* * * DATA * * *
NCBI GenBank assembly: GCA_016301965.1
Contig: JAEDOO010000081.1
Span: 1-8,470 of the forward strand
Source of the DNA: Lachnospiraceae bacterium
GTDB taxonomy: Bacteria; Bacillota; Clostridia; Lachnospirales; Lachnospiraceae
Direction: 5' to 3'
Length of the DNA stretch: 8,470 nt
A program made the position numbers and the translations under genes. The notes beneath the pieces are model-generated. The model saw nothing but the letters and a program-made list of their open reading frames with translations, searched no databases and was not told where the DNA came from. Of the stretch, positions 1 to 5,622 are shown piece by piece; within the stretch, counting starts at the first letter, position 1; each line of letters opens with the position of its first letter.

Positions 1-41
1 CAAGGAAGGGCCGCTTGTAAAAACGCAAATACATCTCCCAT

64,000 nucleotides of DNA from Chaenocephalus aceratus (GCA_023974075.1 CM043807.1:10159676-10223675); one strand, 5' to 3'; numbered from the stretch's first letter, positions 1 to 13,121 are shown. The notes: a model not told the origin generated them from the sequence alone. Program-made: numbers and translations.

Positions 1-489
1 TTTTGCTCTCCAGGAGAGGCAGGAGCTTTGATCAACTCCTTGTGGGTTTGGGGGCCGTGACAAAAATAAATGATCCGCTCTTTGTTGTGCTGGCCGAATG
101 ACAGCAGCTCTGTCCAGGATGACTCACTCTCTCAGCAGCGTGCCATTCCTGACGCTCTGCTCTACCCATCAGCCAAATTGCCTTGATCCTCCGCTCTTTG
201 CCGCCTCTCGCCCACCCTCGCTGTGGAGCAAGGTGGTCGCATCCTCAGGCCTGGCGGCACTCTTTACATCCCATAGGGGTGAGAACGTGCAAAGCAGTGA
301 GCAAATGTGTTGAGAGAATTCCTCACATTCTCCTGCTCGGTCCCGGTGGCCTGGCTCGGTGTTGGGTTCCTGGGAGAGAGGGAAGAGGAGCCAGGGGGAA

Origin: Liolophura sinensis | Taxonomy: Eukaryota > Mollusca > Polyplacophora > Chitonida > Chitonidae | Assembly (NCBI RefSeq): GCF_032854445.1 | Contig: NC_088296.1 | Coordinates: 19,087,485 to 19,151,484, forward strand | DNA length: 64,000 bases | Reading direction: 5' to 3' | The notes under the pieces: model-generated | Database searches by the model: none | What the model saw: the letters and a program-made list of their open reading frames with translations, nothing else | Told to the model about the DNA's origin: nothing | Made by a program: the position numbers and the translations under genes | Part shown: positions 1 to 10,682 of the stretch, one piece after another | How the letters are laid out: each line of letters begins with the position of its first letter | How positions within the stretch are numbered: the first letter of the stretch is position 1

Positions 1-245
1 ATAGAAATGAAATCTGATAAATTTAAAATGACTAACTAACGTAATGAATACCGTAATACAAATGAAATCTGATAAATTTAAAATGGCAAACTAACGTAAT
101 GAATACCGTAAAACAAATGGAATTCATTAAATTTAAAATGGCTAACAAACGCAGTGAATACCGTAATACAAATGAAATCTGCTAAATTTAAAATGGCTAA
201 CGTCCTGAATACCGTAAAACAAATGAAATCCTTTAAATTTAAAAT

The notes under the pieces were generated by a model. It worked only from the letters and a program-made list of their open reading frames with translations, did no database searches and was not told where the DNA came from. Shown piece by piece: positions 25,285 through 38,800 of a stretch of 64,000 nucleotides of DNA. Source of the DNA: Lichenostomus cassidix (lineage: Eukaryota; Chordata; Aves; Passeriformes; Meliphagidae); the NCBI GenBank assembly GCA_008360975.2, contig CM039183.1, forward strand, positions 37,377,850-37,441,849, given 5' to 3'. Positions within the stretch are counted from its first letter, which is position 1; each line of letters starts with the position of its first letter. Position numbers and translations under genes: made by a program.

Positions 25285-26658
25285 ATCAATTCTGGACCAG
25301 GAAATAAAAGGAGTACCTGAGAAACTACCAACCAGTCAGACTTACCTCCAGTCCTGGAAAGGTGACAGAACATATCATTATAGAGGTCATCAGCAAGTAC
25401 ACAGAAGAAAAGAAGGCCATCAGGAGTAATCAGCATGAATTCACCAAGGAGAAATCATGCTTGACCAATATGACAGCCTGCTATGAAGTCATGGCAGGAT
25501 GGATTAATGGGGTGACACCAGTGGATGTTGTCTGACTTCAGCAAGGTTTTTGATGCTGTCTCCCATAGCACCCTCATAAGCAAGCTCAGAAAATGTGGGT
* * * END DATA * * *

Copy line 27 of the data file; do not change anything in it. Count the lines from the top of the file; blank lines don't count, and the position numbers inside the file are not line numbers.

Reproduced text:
25501 GGATTAATGGGGTGACACCAGTGGATGTTGTCTGACTTCAGCAAGGTTTTTGATGCTGTCTCCCATAGCACCCTCATAAGCAAGCTCAGAAAATGTGGGT